See also: lion, somebody, throw, to, wolves
Farlex Partner Idioms Dictionary © Farlex 2017

lone wolf

n. a man who stays to himself. Fred is sort of a lone wolf until he has a few drinks.
See also: lone, wolf


n. a bold and aggressive male. (see also fine wolf.) He sees himself as a lady-killer. The chicks see him as an old-fashioned wolf.
McGraw-Hill's Dictionary of American Slang and Colloquial Expressions Copyright © 2006 by The McGraw-Hill Companies, Inc. All rights reserved.

throw to the wolves, to

To abandon or deliver something or someone to a terrible fate. This term comes from Aesop’s fable about a nurse who threatens to throw her charge to the wolves unless the child behaves better. She never intends to carry out her threat, so the wolf waits in vain for its prey. It is the idea of sacrificing someone that survived in the cliché, as, for example, in Clarissa Cushman’s mystery I Wanted to Murder (1941): “She was his wife. He couldn’t throw her to the wolves.”
See also: throw, to
The Dictionary of Clichés by Christine Ammer Copyright © 2013 by Christine Ammer
See also:
References in classic literature ?
Akela the Lone Wolf lay by the side of his rock as a sign that the leadership of the Pack was open, and Shere Khan with his following of scrap-fed wolves walked to and fro openly being flattered.
And most of the wolves began to gather round Shere Khan, whose tail was beginning to switch.
Then he stretched out his arms, and yawned in the face of the Council; but he was furious with rage and sorrow, for, wolflike, the wolves had never told him how they hated him.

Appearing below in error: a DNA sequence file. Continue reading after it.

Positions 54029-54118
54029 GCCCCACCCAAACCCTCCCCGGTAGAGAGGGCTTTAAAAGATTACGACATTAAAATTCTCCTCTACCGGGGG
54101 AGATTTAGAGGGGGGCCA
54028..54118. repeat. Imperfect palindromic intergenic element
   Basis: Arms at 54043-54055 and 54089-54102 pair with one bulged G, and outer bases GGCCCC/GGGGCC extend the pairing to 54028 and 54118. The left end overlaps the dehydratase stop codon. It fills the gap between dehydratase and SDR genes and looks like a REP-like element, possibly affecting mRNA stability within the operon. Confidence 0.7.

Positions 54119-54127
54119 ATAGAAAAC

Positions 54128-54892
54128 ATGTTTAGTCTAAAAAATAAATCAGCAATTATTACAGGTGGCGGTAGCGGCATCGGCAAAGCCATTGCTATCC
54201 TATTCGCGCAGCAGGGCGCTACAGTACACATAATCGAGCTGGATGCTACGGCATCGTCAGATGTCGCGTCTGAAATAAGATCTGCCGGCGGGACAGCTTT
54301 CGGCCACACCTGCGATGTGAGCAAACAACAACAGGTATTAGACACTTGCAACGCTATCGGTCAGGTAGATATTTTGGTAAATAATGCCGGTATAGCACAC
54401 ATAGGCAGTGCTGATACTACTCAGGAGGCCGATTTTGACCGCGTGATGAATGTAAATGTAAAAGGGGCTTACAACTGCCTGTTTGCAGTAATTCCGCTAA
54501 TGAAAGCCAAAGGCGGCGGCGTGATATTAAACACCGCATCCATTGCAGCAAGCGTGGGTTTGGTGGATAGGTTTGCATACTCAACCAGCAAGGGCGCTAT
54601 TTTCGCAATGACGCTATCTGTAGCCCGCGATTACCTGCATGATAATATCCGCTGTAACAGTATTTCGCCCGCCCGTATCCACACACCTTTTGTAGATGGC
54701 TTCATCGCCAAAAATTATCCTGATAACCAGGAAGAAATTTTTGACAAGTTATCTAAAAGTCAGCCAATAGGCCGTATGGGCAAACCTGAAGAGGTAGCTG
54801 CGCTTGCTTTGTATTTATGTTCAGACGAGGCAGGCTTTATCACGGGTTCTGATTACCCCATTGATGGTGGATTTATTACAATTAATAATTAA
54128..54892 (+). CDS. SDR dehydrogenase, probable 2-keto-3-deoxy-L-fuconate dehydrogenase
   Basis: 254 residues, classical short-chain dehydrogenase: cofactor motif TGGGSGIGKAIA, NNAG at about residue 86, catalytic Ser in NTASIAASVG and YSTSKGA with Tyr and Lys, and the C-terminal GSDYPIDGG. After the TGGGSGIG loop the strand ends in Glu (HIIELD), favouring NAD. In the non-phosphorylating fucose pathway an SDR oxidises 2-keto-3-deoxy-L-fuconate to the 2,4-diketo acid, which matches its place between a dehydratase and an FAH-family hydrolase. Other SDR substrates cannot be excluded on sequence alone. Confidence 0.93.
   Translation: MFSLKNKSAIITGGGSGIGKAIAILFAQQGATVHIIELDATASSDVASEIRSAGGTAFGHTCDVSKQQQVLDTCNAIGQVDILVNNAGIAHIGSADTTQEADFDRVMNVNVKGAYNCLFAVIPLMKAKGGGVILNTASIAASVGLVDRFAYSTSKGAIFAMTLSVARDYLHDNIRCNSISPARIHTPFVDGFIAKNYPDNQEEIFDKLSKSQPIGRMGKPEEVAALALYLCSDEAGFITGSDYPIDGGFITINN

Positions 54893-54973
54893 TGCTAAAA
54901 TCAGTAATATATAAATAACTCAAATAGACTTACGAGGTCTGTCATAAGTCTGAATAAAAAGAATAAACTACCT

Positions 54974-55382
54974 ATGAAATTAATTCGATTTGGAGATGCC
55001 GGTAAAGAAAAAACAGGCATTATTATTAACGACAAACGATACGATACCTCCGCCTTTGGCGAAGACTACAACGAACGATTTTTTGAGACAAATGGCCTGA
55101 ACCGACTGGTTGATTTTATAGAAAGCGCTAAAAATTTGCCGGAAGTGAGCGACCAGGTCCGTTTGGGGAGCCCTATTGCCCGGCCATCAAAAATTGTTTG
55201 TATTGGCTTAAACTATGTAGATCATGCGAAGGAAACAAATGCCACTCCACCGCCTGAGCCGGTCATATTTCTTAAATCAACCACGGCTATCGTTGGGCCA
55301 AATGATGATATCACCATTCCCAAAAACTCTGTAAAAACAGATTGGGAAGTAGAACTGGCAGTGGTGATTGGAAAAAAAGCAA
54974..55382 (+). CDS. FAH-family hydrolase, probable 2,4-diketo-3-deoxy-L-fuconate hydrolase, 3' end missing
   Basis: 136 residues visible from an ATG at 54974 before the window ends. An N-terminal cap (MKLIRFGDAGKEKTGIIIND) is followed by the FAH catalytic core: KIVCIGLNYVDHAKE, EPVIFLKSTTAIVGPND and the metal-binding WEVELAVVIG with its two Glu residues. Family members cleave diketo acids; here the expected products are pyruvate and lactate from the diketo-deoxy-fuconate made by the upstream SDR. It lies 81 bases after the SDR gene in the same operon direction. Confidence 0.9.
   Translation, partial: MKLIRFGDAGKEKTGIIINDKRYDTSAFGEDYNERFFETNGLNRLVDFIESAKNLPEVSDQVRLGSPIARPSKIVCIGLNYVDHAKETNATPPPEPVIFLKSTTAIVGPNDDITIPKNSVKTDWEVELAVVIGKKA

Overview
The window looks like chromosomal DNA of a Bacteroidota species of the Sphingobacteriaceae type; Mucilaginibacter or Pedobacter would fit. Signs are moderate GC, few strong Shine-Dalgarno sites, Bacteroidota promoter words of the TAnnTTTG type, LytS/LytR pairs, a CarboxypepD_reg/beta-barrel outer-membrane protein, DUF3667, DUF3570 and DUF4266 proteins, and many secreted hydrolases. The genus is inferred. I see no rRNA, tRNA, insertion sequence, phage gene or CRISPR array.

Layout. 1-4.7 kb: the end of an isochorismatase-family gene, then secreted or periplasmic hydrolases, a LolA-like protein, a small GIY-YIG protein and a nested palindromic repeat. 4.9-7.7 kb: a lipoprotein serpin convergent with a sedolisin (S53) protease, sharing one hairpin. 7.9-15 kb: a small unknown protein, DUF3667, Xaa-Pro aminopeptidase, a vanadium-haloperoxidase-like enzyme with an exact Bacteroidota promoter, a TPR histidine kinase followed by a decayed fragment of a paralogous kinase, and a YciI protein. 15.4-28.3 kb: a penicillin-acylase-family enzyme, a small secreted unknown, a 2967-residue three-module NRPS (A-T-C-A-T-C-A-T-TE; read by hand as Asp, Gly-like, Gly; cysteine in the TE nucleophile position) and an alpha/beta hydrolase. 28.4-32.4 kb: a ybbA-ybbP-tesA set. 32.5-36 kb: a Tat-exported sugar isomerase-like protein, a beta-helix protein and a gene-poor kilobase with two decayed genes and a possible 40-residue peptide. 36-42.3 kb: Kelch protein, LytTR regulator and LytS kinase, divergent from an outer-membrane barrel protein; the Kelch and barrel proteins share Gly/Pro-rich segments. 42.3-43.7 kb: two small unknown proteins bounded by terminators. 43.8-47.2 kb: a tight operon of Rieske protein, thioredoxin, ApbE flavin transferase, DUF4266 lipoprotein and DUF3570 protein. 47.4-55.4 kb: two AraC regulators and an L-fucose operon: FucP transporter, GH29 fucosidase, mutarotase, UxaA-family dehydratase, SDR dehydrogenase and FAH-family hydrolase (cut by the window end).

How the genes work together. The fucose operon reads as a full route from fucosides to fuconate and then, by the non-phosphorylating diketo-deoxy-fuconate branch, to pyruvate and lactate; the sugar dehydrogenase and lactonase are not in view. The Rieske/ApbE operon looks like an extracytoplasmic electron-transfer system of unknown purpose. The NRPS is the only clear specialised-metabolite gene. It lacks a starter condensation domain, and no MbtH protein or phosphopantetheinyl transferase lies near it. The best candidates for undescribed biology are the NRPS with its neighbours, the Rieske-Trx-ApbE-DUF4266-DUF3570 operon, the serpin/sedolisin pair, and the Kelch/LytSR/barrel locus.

Mowgli thrust his dead branch into the fire till the twigs lit and crackled, and whirled it above his head among the cowering wolves.
Go!" The fire was burning furiously at the end of the branch, and Mowgli struck right and left round the circle, and the wolves ran howling with the sparks burning their fur.
In a separate study, Roland Kays of the Buffalo Natural History Museum found evidence that coyotes near the Great Lakes in the United States migrated east and bred with grey wolves. These hybrid animals, still considered coyote, have become the top predator in the eastern US, filling the void left by the disappearing eastern wolf, which was hunted out of existence in the United States.
LUNENBURG - Wolves howling at a full moon make for a great movie scene, but wolves do not howl at the moon.
There are few documented cases involving wolves Canis lupus despite their high dispersal potential.
In addition, after making the kill, they proudly display their trophies (the wolves) - even displaying their (wolves) bodies in public places.
Gray Wolves (Canis lupus; hereafter Wolves) and Grizzly Bears (Ursus arctos; hereafter Bears) are the only known predators of Bison, and they most often focus on calves and other young animals (Carbyn and Trottier 1988; Larter and others 1994; Smith and others 2000, 2001; MacNulty and others 2001; Varley and Gunther 2002; Wyman 2002).
In 1998, we began reintroducing Mexican wolves into the wild in Arizona and New Mexico, designating them as a "nonessential experimental population" under section 10(j) of the Endangered Species Act.
"NABEKI" DIDN'T EXPECT everyone to love her when, in September 2009, she founded the website "Howling for Justice" to celebrate the return of gray wolves to the Northern Rocky Mountains and to protest the then-pending wolf hunts in Montana and Idaho.
According to the(http://komonews.com/news/local/wolf-advocates-outraged-over-plan-to-kill-e-wash-wolf-pack) Associated Press (AP), the state killed members of the Wedge pack of wolves for killing livestock in 2012, raising questions regarding the effectiveness of the strategy from conservation groups who say that livestock, not wolves, is the problem.
Overall depredation during the study period resulted in a loss of PKR 433,000 to 26 farmers that raised a rage against the wolf and consequently a retaliatory killing of three wolves was reported; one was gunned down, second was poisoned and the third killed by guard dogs.